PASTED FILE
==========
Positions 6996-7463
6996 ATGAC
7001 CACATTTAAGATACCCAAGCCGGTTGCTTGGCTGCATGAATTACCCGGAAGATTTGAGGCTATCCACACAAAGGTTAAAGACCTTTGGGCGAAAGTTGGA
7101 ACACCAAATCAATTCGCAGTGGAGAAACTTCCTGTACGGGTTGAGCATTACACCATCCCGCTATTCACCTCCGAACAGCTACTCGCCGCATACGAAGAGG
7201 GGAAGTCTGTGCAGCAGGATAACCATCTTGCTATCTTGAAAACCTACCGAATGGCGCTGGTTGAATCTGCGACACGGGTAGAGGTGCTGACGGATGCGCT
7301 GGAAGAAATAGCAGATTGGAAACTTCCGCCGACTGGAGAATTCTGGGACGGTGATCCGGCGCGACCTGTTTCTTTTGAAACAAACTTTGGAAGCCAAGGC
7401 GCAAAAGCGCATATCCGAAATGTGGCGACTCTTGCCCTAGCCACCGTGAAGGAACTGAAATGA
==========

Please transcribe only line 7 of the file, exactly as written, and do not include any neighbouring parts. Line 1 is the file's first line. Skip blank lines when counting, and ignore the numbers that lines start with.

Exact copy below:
7401 GCAAAAGCGCATATCCGAAATGTGGCGACTCTTGCCCTAGCCACCGTGAAGGAACTGAAATGA